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Old 07-17-2012, 07:05 AM   #51 (permalink)
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Very cool, thanks for posting up some details!

What is the purpose of the split duration cam? Is that lift at the valve or at the cam? Looking at some of the current comp cams that looks BIG?

Could you expand a little on the stall saver TBI thing? That looks pretty interesting. What is it and what does it do?

If you could find any pictures that would be great. The TBI on an odd fire thing is still known for being VERY difficult to pull off with the odd speed signal in the dizzy.
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Old 07-17-2012, 08:07 AM   #52 (permalink)
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Did a little digging at Engle...

They have a cam very close to what was mentioned by ddestruel

Street Performance, low and midrange torque. 8.5 to 9.0:1 compression. Powerband 1600-5200 approx.

Part Number, Even 3640-H, Odd 3740-H

Valve lift at 1.55:1, Intake- 0.483", Exhaust- 0.502"

Advertised Duration, 265/271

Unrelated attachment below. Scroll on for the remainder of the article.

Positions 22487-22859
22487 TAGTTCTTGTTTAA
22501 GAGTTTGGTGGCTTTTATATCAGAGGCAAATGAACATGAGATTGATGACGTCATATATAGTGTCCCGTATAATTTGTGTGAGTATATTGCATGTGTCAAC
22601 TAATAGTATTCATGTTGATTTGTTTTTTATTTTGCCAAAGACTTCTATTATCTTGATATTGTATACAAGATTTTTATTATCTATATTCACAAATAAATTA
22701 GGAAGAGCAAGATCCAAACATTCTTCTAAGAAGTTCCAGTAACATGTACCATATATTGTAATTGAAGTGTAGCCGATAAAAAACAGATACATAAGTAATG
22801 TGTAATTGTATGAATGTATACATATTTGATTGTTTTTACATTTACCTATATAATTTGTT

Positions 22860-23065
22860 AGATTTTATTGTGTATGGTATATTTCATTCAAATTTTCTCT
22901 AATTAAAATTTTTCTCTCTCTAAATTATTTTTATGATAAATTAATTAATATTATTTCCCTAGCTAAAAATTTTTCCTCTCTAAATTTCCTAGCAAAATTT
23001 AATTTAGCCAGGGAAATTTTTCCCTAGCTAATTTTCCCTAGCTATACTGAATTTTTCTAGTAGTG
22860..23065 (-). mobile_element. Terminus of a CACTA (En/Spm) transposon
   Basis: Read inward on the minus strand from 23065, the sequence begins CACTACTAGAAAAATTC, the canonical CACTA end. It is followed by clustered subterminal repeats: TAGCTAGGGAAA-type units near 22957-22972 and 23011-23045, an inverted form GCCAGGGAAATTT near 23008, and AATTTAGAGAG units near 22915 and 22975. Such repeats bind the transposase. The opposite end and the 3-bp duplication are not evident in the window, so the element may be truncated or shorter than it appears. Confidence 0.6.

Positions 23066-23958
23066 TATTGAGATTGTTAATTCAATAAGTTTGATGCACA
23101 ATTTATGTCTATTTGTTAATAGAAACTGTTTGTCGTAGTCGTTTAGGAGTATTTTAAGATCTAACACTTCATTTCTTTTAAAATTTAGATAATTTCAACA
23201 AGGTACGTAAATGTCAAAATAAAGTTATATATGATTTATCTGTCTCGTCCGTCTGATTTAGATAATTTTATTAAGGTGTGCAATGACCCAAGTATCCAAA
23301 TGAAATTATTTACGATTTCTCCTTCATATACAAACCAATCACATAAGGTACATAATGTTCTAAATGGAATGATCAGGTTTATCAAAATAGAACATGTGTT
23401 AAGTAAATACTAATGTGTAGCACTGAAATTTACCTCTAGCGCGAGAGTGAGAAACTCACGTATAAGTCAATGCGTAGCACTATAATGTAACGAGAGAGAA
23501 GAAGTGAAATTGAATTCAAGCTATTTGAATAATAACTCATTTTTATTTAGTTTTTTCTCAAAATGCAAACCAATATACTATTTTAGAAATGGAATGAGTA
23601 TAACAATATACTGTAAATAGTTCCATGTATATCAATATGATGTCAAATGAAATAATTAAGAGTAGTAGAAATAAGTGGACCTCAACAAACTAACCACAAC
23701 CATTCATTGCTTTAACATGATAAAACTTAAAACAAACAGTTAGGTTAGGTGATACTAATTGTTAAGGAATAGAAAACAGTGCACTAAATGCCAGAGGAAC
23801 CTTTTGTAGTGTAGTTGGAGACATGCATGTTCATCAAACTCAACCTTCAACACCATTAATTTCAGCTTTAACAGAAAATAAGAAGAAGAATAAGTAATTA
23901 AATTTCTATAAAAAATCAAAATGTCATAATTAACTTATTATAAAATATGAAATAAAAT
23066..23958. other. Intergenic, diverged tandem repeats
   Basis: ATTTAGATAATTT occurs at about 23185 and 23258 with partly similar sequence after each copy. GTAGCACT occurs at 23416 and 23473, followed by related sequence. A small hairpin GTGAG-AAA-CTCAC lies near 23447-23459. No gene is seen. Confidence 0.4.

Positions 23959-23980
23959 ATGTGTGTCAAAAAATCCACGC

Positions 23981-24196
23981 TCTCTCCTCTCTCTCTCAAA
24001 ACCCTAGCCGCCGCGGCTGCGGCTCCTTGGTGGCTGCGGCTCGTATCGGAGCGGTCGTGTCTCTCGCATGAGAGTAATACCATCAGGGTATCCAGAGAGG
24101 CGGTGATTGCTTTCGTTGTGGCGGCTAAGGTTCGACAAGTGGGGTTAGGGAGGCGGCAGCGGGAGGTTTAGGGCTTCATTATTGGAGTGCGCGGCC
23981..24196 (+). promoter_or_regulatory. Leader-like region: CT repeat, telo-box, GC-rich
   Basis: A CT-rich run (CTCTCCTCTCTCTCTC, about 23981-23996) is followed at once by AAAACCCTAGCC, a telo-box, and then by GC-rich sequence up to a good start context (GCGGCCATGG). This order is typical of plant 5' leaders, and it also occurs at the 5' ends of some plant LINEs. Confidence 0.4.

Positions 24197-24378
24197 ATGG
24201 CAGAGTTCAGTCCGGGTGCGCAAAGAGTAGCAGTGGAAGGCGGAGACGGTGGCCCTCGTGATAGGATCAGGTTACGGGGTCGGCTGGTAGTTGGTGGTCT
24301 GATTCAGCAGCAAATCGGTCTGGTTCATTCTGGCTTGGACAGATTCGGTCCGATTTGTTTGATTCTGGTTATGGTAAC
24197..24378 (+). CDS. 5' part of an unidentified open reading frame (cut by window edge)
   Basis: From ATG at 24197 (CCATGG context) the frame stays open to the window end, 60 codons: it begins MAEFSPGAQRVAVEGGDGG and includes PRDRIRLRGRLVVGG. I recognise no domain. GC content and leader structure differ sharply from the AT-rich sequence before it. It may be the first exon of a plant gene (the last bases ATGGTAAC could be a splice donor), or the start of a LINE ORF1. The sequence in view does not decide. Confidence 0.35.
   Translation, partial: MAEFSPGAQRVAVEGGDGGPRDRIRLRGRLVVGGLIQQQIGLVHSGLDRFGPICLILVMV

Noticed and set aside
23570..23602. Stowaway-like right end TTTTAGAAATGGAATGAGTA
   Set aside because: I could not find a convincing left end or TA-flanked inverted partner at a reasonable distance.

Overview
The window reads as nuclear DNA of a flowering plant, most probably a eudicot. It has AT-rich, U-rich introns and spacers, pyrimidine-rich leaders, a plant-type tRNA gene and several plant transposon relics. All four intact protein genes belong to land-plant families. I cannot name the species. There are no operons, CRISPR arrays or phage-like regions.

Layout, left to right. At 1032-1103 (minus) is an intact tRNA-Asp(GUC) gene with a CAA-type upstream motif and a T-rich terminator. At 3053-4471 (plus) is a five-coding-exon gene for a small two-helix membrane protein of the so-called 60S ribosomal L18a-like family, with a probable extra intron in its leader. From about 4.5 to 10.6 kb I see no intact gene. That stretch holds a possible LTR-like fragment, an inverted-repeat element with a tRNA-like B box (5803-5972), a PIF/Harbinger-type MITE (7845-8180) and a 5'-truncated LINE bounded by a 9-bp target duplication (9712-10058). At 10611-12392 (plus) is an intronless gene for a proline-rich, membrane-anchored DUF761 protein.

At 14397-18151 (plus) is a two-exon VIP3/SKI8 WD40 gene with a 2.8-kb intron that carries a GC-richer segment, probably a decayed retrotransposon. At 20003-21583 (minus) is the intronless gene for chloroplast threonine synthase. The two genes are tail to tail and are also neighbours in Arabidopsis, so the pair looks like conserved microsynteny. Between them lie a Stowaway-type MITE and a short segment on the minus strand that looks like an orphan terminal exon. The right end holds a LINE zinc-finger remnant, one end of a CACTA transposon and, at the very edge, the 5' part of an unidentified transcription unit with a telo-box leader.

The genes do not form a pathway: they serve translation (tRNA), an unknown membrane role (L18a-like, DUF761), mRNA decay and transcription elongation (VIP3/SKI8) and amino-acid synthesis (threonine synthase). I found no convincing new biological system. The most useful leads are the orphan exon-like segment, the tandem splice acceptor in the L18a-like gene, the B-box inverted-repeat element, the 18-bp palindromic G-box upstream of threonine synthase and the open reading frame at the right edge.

Duration at 0.050, 215 intake, 222 exhaust

Lobe Center 112 degrees

Sounds interesting......
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Old 07-17-2012, 09:05 AM   #53 (permalink)
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Quote:
Originally Posted by sammyg View Post
With no t-stat it takes a lot longer to over heat, but it still will....I'm going to sell the new 2 row radiator I bought for it, and try to find a 3 or even 4 row,
You need a restrictor plate, without one the radiator cant do it's job. The coolant will not stay in the radiator long enough to cool.

http://www.summitracing.com/parts/MOR-63440/

I use the gold one.

Quit buyng crappy radiators made for cars and just get an Aluminum Radiator. Double Pass is what you want, not extra rows. http://www.summitracing.com/parts/AFC-80100NDP/
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Old 07-17-2012, 09:54 AM   #54 (permalink)
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Is there a way to fit an np435 to a pinto or 2.3l ford engine( not sure of the designation)